Rambler Update -- Gutting The Interior Leads To Wide Open Spaces
When Roger and Lisa Anderson purchased their North Seattle home six years ago, they heard some neighborhood pundits call it "The House That Time Passed By."
Little had been done to the 1957 rambler in the years since it had been built. The home sported a sandstone foundation that ranged in color from orange to pink, and picture windows framed in gleaming aluminum. The interior was hopelessly chopped up, with lots of little rooms connected by an endless door-lined hallway.
Despite the dated look, Roger and Lisa took a fancy to the place. It was solidly built and located on a view lot bordering the ninth tee of a private golf course.
The Andersons hired interior designers Dorian Muncey and the late Marjorie Siegel to modernize this retro relic and open up the rooms to the landscape and each other.
The designers gutted most of the interior, keeping rooms where they were but eliminating walls and doors. Doorways were extended up to the ceiling and fitted with discreet pocket doors to help ease the flow between spaces.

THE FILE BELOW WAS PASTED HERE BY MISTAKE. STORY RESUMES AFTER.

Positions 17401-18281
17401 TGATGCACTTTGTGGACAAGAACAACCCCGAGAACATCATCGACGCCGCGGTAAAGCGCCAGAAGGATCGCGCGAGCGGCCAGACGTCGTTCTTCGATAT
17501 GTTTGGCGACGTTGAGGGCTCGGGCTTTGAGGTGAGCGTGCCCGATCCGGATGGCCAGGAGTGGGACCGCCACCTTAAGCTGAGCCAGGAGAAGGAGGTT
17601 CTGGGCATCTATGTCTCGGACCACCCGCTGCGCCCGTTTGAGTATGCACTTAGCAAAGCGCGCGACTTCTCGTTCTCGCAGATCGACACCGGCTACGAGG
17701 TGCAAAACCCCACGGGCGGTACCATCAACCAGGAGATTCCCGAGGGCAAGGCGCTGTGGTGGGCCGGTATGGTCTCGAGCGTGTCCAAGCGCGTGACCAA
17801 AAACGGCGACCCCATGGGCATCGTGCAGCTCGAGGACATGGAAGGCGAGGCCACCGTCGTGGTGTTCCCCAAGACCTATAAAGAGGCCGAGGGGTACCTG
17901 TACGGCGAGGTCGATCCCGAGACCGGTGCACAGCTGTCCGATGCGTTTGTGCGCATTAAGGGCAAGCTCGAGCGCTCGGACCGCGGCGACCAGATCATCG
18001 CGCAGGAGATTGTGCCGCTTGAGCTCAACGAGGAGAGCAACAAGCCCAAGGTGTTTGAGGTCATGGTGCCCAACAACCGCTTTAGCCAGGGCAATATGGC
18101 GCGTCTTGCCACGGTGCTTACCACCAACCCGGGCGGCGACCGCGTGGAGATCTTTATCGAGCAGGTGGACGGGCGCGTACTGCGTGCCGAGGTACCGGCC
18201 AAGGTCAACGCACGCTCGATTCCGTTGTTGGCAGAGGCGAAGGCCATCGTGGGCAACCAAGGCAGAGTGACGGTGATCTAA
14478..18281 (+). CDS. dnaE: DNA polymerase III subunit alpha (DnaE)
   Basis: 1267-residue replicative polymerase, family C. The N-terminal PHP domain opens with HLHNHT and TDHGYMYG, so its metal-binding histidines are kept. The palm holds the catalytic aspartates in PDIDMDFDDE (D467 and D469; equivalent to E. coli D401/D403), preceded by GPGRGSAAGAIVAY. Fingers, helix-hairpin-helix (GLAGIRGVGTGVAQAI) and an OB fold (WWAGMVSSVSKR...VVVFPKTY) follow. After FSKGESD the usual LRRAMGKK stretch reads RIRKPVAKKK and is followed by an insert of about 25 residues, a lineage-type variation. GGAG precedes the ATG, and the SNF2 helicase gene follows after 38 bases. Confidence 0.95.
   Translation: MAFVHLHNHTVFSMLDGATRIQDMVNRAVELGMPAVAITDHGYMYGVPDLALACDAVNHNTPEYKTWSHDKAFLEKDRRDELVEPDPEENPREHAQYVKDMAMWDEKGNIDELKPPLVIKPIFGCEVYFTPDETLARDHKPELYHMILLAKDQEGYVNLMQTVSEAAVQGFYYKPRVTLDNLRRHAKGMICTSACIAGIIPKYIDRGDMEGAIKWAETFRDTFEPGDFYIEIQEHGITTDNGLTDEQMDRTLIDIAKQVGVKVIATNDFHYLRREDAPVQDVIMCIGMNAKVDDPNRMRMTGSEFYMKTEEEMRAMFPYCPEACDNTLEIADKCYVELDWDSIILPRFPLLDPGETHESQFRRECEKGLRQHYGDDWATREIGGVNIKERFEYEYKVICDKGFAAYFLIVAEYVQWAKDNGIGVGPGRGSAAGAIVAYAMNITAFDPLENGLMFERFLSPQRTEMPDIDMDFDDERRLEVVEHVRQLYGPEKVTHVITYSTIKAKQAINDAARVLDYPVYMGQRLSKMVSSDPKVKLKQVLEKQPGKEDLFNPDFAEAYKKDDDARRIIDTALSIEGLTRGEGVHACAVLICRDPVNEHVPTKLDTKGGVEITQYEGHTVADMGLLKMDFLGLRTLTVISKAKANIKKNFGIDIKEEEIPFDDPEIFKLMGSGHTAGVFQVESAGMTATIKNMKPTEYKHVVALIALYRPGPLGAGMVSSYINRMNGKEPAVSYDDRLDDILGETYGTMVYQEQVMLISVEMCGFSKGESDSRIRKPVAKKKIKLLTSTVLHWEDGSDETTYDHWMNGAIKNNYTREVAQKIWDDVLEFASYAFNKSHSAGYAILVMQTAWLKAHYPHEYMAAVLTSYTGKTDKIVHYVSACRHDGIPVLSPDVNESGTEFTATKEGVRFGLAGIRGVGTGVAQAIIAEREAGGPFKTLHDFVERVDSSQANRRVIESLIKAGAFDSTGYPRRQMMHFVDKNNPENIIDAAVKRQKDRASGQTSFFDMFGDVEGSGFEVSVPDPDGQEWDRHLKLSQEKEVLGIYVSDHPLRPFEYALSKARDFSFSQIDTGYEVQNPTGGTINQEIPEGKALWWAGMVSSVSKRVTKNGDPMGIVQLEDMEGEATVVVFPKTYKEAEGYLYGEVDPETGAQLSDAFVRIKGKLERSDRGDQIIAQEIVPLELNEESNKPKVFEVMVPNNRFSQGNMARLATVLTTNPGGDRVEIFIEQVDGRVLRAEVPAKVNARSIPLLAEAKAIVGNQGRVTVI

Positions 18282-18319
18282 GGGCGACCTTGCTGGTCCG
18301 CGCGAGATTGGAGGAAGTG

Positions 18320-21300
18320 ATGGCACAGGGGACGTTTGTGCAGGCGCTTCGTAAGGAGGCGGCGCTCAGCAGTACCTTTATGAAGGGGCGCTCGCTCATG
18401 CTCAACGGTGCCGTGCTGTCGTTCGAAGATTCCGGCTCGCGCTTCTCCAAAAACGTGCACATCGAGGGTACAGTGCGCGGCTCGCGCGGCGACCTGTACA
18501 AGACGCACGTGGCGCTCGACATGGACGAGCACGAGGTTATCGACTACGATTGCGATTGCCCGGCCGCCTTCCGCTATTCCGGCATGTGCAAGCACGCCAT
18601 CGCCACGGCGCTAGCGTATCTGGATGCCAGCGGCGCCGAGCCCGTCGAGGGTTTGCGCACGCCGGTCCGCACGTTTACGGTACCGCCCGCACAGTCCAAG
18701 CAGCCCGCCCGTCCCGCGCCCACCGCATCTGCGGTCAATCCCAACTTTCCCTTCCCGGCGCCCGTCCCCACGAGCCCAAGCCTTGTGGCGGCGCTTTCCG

After so many interior walls were removed, posts were needed to carry some of the structural load. The Andersons had admired the way Siegel used telephone poles as columns in her Capitol Hill home, and they decided to try the same approach. The couple drove to the mill outside Olympia which provides poles for the phone company and selected a dozen untreated fir logs at $40 apiece.
Although the poles ended up costing a lot more by the time they arrived at the Andersons' door, their rustic, large-scale presence did wonders to temper the sprawling, 3,000-square-foot living space. And their strong vertical lines helped make the 8-foot ceilings appear taller.
Once the telephone poles were in place, the rest of the decor seemed to follow naturally. Siegel and Muncey covered the patchwork floors with hearty tongue-in-groove fir siding - a material traditionally applied to the exterior of houses.
The wood was placed face-down and milled with a radius bevel which echoes the curves of the telephone poles and produces a pronounced shadow line. The floorboards change direction at junctures between rooms, forming borders which help define living spaces.